Cameron: Look, I mean, I see examples of too much diversification. And one example, which I'm not so sure is relevant for Sharesies investors, but is where we often see financial advisors will blend you know, four or five actively managed funds in one asset class, which have a higher fee load and their active bets often cancel each other out. The concept is sometimes referred to as “diworsification”. But if you can get really low cost, you know, diversified exposure across the major asset classes. I think that's an excellent place to start. 

So for example, if we look at what are known as diversified ETFs, which are an all in one solution for your portfolio. We have a fund, which is our Betashares diversified all growth ETF, which is essentially a blend of Australian equities and global equities. And you can buy that on the ASX in one trade, the underlying ETF holds 8000 companies. So that's a great level of diversification. And I think that's an excellent place to start if you're an investor having that breadth in one trade, and you can obviously, you know, therefore, by exposure to those 8000 companies with very little initial capital. So that's my viewpoint.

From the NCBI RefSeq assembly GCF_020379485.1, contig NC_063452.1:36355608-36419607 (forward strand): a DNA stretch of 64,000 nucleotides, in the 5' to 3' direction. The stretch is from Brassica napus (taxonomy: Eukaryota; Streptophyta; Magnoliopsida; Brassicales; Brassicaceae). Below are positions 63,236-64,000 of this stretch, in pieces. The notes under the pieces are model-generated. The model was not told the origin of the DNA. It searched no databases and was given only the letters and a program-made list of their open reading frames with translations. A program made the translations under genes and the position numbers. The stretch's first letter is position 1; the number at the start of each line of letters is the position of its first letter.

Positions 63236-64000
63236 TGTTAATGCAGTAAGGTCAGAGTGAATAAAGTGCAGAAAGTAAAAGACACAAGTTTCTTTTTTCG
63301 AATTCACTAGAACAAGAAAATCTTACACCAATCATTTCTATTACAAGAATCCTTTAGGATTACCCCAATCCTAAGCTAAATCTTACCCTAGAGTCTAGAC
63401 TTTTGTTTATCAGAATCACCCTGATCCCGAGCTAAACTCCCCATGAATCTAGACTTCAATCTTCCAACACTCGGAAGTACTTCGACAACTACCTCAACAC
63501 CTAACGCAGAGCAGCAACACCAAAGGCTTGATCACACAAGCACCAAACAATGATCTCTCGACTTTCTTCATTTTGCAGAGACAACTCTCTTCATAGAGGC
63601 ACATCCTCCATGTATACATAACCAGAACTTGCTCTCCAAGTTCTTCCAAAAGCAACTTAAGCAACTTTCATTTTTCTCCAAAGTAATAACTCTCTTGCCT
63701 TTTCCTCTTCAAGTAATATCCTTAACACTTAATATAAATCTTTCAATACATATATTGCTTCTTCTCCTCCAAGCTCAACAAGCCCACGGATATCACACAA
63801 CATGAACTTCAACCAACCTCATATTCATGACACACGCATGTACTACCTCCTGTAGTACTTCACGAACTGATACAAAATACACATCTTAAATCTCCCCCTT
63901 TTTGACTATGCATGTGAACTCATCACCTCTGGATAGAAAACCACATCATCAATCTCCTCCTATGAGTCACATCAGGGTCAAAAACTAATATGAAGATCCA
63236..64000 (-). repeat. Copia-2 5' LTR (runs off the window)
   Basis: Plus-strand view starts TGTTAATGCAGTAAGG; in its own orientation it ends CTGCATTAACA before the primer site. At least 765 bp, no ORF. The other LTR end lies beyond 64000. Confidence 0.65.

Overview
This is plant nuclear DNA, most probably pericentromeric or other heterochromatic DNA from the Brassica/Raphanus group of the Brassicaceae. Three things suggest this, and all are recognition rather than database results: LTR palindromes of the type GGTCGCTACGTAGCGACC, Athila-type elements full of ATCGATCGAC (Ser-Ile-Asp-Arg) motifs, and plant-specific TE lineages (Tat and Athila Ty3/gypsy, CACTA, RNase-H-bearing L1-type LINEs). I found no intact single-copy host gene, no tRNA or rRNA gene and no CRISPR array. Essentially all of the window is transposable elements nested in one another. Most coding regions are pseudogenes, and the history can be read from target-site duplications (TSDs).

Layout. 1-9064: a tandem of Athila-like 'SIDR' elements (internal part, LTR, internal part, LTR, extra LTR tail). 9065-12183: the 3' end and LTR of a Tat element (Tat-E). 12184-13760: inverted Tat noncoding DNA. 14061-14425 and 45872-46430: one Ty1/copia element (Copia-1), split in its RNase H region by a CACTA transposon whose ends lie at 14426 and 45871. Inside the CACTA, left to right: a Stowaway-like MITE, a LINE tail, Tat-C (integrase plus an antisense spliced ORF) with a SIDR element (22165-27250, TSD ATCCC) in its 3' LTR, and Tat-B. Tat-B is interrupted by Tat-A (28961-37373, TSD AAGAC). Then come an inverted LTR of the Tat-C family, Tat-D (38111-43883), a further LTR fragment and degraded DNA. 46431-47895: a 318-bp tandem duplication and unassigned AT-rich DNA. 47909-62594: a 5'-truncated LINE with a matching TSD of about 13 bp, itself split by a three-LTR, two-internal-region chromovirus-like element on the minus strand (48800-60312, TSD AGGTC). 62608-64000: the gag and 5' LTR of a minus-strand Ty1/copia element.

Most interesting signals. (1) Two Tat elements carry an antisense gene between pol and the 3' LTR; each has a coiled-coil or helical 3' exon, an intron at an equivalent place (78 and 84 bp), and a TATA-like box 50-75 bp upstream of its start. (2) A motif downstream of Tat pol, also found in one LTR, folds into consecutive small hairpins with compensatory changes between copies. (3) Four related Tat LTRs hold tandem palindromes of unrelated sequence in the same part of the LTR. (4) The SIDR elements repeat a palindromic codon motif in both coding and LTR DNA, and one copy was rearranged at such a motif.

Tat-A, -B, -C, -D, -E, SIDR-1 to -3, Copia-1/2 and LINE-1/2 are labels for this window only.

Brendan: So where are people starting to invest now in your ETFs and showing what kind of themes that people are interested in?

Cameron: If we think about core portfolio holdings, a lot of money has entered portfolios through fixed income and cash ETFs. People have been somewhat defensively positioned throughout this year. But if we think about, like those satellite or thematic ETFs that people would use to drive out performance. 

Two funds that have done particularly well. Our NDQ, our NASDAQ 100 ETF, RBTZ is our global robotics and artificial intelligence ETF that has done particularly well given how AI has really sort of, you know, outperformed the broader market as a theme. And then beyond that, you know, if we look at areas in energy transition, our global uranium ETF, which is URNM has captured pretty significant inflows as well as XMET, which is our energy transition metals ETF which has a range of global producers of, of eight different commodities that are required for that energy transition from lithium through to cobalt, nickel and alike. 

So, there's sort of two key trends around digitalisation and AI and then also the energy transition within satellites. That's where people have been looking to drive out performance. Given there’s somewhat circumspect about broad equity market performance with you know, we're still in a tightening cycle and concerns of the overall economy.

Brendan: I do love the ticker codes, I think when you've got four letters to deal with and there’s some great ticker codes out there with some great thematic ETFs. So, first prize to the marketing team. Thank you everyone for listening in and thank you, Cameron and Betashares for coming to us today.

Ok, now for the legal bit